Coral-ringed beaches, smouldering volcanoes and rainforest-covered mountains set the stage for unforgettable adventures in the Solomon Islands. We've hand-picked the very best experiences from the brand-new edition of Lonely Planet's Papua New Guinea & Solomon Islands guide book to show you why these tropical islands are on our list of unmissable destinations for 2013.

1. Diving in the Solomon Islands

Papua New Guinea and the Solomons both rank among the best destinations on Planet Scuba, with an irresistible menu of underwater treasures: luscious reefs festooned with huge sea fans; warm waters teeming with rainbow-coloured and bizarre critters; eerie drop-offs that tumble into the abyss; and a host of atmospheric WWII wrecks – not to mention the thrill of diving uncrowded sites. A handful of beautifully set dive resorts provide the idyllic gateway to your undersea adventure. To reach even more remote and pristine environments, sign on to a live-aboard vessel. Learn more in our diving guide to the Solomons.

'Spine-cheek anemone fish' by Angell Williams. Creative Commons Attribution licence

2. Marovo Lagoon

A visual feast awaits you at Marovo Lagoon. A profusion of dive sites at South and North Marovo offer excellent fish action, suitable for all levels of proficiency. The reefs are blanketed with sea fans and act as a magnet for marine species, from tiny creatures to marauding pelagics, including manta rays and sharks. South Marovo rewards divers with scenic sites off a cluster of three islands – Kicha, Mbula and Male Male Islands – while North Marovo has a vibrant assemblage of dramatic walls, exhilarating passages and uncomplicated reef dives.

'Looking back from Marovo Lagoon' by Xplore Dive. Creative Commons Attribution licence

3. Markets

Honiara’s expansive Central Market is a wonderful and largely hassle-free place to experience a typical Melanesian city market, with its fruit and vegetable stalls watched over by colourfully clad women and surrounded by the pungent odours of the fish section at the back. Gizo boasts another intriguing market on the waterfront. Villagers from neighbouring islands arrive each morning by boat to occupy stands under the shade of tall trees. Soak up the atmosphere, feast on sweet bananas, chat with the locals and quench your thirst with coconut water.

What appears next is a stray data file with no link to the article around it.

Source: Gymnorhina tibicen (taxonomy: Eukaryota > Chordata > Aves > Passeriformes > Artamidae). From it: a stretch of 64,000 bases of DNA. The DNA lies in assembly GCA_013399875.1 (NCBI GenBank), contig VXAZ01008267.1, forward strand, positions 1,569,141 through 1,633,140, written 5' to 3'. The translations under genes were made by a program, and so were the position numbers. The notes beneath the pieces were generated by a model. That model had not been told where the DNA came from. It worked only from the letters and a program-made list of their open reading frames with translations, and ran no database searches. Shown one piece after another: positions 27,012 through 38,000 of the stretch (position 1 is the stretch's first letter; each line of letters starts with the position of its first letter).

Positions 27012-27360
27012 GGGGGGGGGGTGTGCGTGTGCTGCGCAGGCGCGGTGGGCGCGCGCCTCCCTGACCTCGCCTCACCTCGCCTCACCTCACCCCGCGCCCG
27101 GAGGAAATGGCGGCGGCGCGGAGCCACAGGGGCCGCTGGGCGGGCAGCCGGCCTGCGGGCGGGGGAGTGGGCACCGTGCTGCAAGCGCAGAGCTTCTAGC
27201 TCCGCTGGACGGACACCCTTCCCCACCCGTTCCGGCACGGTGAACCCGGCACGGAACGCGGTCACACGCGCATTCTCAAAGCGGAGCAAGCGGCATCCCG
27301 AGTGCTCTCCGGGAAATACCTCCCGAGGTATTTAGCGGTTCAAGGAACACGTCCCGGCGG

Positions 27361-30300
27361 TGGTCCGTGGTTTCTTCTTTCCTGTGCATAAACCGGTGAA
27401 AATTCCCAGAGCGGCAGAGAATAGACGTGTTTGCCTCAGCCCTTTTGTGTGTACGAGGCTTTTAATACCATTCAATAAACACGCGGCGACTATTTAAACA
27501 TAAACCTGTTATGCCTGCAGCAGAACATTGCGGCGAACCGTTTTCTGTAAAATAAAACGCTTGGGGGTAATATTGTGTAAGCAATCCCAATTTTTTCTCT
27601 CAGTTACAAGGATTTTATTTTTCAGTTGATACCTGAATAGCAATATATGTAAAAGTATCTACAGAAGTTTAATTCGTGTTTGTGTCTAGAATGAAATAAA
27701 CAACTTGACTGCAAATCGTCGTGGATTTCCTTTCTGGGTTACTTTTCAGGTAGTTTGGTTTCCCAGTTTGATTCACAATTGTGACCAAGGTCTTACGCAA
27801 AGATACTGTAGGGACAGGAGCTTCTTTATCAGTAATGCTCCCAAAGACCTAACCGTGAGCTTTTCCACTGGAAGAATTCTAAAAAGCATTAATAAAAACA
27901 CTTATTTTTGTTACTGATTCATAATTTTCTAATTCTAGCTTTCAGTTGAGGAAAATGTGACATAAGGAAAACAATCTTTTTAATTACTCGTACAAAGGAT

'Honiara Central Market' by Stefan Krasowski. Creative Commons Attribution licence

4. Mataniko & Tenaru Falls

Magnificent scenery lies within a half-day’s travel of Honiara, including Mataniko Falls and Tenaru Waterfalls – both with lovely natural pools perfect for a refreshing dip. A guide is required for both. If you’re fit, opt for the two-hour hike to Mataniko Falls, which are in fact little cascades that tumble into a small canyon. The stunning Tenaru Waterfalls – an easy four-hour walk (return) – rewards visitors with a dreamy tropical ambience and the offer of a refreshing swim in its snug natural pool.

'Mataniko Falls' by Stefan Krasowski. Creative Commons Attribution licence

5. WWII relics

The Solomon Islands has everything in spades. Above the surface, plenty of WWII relics scattered in the jungle will captivate history buffs. Outside Honiara, the capital, you can visit poignant battlefields and memorials, as well as abandoned amtracks, a Sherman tank, Japanese field guns and the remains of several US aircraft. West New Georgia also has a fantastic collection of WWII relics, including a sunken Japanese freighter, several large Japanese anti-aircraft guns and numerous museums featuring WWII debris and memorabilia.

For more dazzling reefs, bustling marketplaces and out-of-this-world experiences, flick through Lonely Planet's brand-new Papua New Guinea & Solomon Islands guide book.

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